[HEADS-UP] Rawhide: /tmp is now on tmpfs
gmaxwell at gmail.com
Wed Jun 20 17:41:35 UTC 2012
On Wed, Jun 20, 2012 at 1:25 PM, Jef Spaleta <jspaleta at gmail.com> wrote:
> As a sysadmin...for a multi-seat configuration in a home network
> environment...do I really need to anticipate maximum large file tmp
> usage in calculating my swap partition size for my multi-user family?
> 8 gigs of ram... so to be safe I want to set up a swap of what...100
> gigs to account for a potentially large /tmp of some maximum size?
This is an issue you have independent of tmpfs. How big does / need
to be? (or if /tmp is on another volume due to the fragmentation mess
it creates, how big does that volume need to be).
> Does swap backed tmpfs as /tmp currently jeopardize my system's health
> by making swap backup for in-memory processes compete with tmp files?
> If my users clog up /tmp will that reach a point where the kernel's
> oom process killer decided to start killing off running processes
> instead of throwing crap out of /tmp?
Tmpfs volumes have a size set as a mount option. The default is half
the physical ram (not physical ram plus swap). You can change the size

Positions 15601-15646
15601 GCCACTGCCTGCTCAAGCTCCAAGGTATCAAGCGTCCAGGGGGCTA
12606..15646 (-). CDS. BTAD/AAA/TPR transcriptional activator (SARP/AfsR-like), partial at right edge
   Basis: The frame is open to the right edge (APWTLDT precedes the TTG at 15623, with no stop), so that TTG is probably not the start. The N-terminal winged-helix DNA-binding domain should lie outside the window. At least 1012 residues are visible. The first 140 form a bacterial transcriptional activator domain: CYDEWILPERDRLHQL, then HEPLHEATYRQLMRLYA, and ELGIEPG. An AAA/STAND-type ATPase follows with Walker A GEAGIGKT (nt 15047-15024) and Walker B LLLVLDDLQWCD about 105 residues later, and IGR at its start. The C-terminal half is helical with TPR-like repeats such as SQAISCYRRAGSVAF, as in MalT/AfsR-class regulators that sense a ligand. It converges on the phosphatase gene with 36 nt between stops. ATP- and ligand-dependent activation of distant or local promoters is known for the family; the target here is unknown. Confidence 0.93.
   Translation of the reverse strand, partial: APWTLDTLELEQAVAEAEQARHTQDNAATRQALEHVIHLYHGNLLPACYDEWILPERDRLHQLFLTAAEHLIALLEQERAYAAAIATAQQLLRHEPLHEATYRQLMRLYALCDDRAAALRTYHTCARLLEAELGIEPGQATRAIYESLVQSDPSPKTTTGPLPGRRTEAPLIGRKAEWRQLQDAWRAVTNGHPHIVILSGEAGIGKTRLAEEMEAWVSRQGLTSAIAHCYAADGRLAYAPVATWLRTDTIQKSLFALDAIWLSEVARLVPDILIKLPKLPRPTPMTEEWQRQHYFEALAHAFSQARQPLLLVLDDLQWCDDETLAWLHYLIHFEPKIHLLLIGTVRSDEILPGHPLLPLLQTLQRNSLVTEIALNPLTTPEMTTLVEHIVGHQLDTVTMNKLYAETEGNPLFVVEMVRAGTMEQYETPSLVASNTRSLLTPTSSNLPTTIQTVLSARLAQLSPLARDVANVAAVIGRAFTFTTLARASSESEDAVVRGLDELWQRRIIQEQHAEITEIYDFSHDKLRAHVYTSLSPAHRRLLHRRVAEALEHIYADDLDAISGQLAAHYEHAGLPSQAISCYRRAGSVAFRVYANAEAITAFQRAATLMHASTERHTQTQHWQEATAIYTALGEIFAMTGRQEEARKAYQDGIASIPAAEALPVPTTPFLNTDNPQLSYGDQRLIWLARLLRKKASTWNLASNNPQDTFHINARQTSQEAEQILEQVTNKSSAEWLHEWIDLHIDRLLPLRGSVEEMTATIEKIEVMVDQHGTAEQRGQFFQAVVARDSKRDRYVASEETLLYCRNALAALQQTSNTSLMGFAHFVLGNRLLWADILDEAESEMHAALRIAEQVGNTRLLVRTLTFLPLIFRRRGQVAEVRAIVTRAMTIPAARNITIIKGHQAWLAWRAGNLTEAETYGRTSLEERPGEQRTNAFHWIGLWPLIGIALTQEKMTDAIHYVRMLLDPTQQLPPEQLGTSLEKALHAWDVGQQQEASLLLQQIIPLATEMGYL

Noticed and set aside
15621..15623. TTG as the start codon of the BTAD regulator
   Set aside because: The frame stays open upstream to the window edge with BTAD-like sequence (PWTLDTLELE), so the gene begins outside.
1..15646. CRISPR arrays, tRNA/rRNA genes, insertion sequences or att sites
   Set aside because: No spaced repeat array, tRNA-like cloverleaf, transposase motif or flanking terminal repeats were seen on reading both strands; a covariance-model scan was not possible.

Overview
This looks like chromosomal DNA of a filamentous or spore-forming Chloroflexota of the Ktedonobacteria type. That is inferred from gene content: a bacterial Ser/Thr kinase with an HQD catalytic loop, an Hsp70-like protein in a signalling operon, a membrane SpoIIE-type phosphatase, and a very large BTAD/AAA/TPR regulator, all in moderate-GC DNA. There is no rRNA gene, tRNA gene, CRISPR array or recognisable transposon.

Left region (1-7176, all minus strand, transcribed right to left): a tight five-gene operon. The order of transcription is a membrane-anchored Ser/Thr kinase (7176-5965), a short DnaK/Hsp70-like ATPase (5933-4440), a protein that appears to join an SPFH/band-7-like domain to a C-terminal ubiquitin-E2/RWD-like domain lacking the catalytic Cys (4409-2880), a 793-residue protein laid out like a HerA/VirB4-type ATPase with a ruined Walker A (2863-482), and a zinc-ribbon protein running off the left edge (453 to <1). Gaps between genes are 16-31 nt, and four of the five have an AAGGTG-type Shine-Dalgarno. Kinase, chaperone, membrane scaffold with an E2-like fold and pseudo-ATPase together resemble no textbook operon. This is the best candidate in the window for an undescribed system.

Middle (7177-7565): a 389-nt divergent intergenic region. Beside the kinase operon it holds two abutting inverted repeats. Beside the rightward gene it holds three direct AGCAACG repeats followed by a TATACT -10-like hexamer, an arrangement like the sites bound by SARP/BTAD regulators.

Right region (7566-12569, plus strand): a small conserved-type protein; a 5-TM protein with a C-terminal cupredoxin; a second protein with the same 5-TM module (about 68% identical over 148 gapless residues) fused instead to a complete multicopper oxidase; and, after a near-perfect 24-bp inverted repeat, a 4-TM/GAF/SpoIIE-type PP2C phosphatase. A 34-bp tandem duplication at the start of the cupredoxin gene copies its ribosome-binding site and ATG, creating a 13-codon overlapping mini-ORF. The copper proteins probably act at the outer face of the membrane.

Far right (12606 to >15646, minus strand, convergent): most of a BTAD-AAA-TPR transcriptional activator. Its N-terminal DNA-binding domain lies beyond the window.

with a remount. When its full, its full, like any other filesystem
If you set it high enough that you could fill swap and physical ram
with tmpfs plus your workload, then yes, I believe you'd then see the
OOM killer run. I've never had this happen because I've never set my
tmpfs size larger than the available swap I had— so any OOM event
always was due to applications using up too much core.
> What happens when I have 2 users who are both downloading dvd iso
> sized images into /tmp as well as other things going on. Remind me...
> where does firefox by default cache in progress downloads for the
> "Open in" facility. Isn't it down in tmp? Do I really want things
> like firefox downloads paging out ram into swap and causing an overall
> system slowdown?
Yes, Firefox saves to /tmp by default.
Use of tmpfs will not not increase your disk IO. Under that workload I
would expect your DVD data to end up in the swap volume, there is no
adverse performance from this. At least in my experience/measurements
writing out large data to tmpfs has performance equal to or better
than writing out to regular filesystems.
> Without more information about how gracefully /tmp spill over into
> swap is handled, I'm inclined to say this really looks problematic as
> a default.
> And that's not even getting into the more complex issues of virtual
> machine configurations which typically run under heavier ram
> constraints than disk constraints.
It really sounds to me that you're using a "ramdisk" as a mental model
for tmpfs. That isn't what tmpfs is. Tmpfs is a filesystem backed by
the kernel's buffer cache, and it can use whatever resources it likes
to back it up. In practice small short lived things are purely in
ram, while larger long lived data ends up on disk— but it does so at
the kernel's leisure and in a manner which minimizes writes and
latency critical operations.
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